Hedge funds have seen their short bets shrink by billions of dollars even as the bearish strategy posts bumper profits -- the latest twist in the tale of the stock rout that’s wiped out over $2 trillion in two weeks.

As economic and monetary angst lash U.S. markets into submission, short interest in cash equities as a percentage of market cap has tumbled to near the lowest since 2010, according to Deutsche Bank AG.

The investing style is often the lifeblood of fast money, and fund managers riding the sell-off this way are enjoying banner returns. The least-loved shares, those with the highest levels of short interest, tumbled into a bear market this week in their biggest flop in nearly three years.

Whether it’s because their investing firepower is diminishing or they crave market stability, the bottom line: Smart-money traders have snubbed a key bastion of profitability in the equity meltdown.

“Given the macro uncertainty, there is a bit of hesitation to take high-conviction views on short names,” said Hallie Martin, a strategist at Deutsche Bank. “The fact that the shorts are low as percentage of market cap doesn’t mean there’s not significant opportunity set for investors in a volatile market like this.”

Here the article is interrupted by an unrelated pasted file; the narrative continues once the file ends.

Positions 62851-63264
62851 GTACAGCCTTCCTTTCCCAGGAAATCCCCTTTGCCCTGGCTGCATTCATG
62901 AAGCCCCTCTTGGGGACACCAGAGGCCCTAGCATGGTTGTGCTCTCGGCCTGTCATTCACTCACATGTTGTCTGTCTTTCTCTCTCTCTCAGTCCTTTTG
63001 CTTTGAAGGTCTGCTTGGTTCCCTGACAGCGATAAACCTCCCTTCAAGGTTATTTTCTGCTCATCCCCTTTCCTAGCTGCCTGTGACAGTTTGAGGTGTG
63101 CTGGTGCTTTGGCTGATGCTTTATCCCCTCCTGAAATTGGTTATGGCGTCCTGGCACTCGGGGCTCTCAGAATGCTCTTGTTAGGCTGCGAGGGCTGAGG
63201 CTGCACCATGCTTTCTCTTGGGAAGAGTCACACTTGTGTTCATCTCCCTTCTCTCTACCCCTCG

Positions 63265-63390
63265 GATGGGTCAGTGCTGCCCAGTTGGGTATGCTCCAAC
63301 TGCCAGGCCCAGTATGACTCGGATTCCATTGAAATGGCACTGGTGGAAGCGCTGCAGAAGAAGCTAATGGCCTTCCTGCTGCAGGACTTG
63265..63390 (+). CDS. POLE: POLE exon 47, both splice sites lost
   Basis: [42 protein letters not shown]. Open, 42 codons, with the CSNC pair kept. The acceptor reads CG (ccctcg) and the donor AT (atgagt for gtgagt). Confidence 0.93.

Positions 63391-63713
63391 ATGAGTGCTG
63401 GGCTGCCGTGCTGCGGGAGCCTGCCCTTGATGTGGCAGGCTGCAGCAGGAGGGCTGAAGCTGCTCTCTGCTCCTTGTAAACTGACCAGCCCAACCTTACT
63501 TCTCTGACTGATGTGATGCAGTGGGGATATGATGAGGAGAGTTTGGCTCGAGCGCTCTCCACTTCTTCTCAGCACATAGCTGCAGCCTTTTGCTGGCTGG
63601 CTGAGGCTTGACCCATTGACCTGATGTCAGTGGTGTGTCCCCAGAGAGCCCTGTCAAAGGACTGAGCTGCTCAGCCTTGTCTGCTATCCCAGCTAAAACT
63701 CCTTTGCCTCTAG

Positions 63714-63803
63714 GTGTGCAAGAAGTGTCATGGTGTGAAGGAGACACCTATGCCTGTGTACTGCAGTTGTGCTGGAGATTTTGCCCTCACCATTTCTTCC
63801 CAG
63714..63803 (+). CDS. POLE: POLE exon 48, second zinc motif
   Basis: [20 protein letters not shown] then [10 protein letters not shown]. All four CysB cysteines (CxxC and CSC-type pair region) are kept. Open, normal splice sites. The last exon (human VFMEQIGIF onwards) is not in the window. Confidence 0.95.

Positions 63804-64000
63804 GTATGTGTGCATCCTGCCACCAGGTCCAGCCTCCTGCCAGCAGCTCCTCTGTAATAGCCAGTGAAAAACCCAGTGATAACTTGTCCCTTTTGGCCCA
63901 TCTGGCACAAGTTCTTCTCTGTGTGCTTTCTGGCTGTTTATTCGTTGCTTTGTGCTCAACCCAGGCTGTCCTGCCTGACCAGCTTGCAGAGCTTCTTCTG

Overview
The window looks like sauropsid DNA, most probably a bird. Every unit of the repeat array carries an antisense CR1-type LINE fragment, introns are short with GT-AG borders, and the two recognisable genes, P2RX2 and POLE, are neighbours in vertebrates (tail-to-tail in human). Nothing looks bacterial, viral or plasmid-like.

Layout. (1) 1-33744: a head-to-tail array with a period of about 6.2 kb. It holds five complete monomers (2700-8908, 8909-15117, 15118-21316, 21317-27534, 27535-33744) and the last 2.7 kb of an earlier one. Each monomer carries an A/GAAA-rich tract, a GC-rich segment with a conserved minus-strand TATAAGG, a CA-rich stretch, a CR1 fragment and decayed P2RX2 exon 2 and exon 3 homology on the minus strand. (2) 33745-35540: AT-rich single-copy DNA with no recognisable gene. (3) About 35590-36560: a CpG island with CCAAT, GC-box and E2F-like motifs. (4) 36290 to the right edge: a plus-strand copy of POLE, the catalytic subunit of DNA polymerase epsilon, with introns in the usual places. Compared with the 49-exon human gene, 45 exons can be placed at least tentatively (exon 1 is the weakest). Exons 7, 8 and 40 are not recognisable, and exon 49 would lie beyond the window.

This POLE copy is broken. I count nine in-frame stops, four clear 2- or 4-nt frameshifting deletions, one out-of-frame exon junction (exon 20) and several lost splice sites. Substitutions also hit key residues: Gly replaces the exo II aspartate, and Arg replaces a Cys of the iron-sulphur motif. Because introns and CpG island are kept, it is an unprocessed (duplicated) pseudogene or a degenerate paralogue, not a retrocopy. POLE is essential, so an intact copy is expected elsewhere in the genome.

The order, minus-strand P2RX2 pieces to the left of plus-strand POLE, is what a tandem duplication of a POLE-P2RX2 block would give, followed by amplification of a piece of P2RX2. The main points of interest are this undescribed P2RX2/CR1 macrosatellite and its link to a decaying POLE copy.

The most-shorted shares in the Russell 3000 -- as tracked by a basket compiled by Goldman Sachs Group Inc. -- declined more than 12 percent in the 10 days through Monday, the biggest drop since January 2016. The main equity gauge fell by 8 percent.

On Tuesday, those popular shorts tumbled again, even as the broader market ended the session flat.

Managers swimming in a sea of red aren’t grabbing the lifeline. Nearly $100 billion has evaporated from the total value of U.S. shares borrowed to short since peaking in late September, according to IHS Markit Ltd. data, which captures a portion of the total market. That translates to 326 million fewer shares.

Fresh wounds may have something to do with it. Hedge funds were crushed by wrong-way bets earlier this year, when the Goldman basket saw its best quarterly gain in eight years.

“There’s this desire to be gun-shy and not to be betting on some big market collapse,” Sam Pierson, director of securities finance at IHS Markit, said by phone. “If anything, they’ve been taking exposure down so you’re less at risk in sell-offs like this.”

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